Ahem, sorry. Got a little philosophical right there.

I know that I am not exactly the best at writing descriptive book reviews, or, lately, at writing book reviews at all, but this book really makes me want to say nothing at all descriptive about the story because it all unfolds so beautifully that sharing my knowledge of both parts of the book makes me worried that I will reveal something that you really shouldn't know until the end. It is a story of mysteries, even though you didn't realise that was the case, and it is the story of a marriage as told from both sides - one of them slightly wide-eyed and in love with the world, one of them more careful and pragmatic, who has already seen the world for what it can be sometimes, darker and scarier and much less friendly than their partner thinks.

I wasn't expecting as much from this book as I got, and even during the first half of the book, I wasn't expecting what I got from it. This isn't to say that the first half is worst than the second (it's ALL AMAZING, in case that wasn't clear) but that the second half resolves and explains things from the first that I didn't realise I needed resolving and explaining, until I did. I read a lot of this book on trains (I went a lot of places in August!) and it made the journeys fly by - in fact, I didn't really want them to end, so I could stay on the train and read my damn book. If that's not the mark of a good book, then I've completely misunderstood the point of reading, I think.

And that, without giving anything about plot away at all, is that. It's got to be one of my favourite books of the year so far, if not my ultimate overall favourite - please read it, and if you have already, please tell me what you thought about it in the comments!

Wednesday, 19 September 2018

30 Books Before 30: #2 Me Talk Pretty One Day by David Sedaris

I have honestly owned this book for the longest time. Eons and eons of time have passed since I bought it from who knows where, for who knows how much, and for who knows what reason. I thought it might have something to do with Alley from What Red Read because Sedaris seems like her sort of guy, but having just gone to her review of this (from FIVE years ago, nice remembering brain) I have left a comment saying that I already own this so that is super mysterious. I also said that I should probably read it... 5 years ago... Yeah. Best not to dwell.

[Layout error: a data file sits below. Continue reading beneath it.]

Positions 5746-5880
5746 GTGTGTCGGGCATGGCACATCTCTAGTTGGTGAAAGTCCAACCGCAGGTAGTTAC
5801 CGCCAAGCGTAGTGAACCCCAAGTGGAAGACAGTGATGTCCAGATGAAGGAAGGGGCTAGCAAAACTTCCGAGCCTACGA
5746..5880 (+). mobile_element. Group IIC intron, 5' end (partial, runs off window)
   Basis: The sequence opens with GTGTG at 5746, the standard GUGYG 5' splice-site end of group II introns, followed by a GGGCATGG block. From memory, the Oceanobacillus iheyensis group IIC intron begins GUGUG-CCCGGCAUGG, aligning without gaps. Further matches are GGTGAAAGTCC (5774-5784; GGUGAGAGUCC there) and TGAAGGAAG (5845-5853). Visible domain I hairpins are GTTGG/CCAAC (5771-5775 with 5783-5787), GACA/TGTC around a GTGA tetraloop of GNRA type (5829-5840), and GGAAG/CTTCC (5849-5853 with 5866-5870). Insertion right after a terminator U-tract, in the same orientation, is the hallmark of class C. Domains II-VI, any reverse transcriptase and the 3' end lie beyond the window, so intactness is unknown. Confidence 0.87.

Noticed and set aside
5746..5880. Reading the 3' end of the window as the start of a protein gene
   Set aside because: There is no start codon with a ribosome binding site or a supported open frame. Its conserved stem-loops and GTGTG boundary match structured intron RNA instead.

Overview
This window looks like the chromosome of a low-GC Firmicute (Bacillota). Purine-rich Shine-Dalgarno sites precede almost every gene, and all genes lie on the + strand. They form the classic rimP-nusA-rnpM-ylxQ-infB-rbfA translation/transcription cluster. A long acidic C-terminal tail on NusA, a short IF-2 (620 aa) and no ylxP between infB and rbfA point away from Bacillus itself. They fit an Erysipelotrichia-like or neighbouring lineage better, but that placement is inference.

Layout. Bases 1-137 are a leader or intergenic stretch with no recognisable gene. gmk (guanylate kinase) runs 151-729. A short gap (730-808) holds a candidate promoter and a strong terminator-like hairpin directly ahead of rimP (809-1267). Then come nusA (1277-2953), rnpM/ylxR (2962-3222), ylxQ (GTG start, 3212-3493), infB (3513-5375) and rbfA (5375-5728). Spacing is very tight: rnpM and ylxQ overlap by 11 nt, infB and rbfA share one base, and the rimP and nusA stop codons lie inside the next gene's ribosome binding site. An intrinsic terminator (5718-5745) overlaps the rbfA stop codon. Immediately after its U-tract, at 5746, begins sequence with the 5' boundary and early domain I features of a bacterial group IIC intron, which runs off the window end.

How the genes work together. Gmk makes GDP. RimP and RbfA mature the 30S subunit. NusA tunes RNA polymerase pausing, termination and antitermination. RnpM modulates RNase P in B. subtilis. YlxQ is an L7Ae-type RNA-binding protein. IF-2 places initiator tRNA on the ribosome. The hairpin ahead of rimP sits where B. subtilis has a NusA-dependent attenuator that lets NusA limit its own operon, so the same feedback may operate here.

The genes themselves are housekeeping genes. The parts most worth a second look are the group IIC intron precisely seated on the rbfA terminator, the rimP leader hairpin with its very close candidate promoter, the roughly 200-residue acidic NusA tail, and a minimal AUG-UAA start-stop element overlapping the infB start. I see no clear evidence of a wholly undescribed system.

I have read it now! It's very very funny. VERY funny. I read most of it on a couple of train journeys and I think I may have giggled out loud a few times (in public) because it is very very funny. This is probably a good thing, because it's a collection of comedic essays, and they're pretty much separated into two sections- the first is general essays about funny things that have happened in Sedaris's life, his madcap family etc etc, and the second is about his life in France as a non-language speaker and some of the hilarious things that have happened with that. I was actually super charmed by the title essay, which outlines his experiences in french class (not great) (but funny) and me talk pretty one day is essentially the level of grammar he and his classmates could achieve in the language, but trying to comfort each other about it all the same.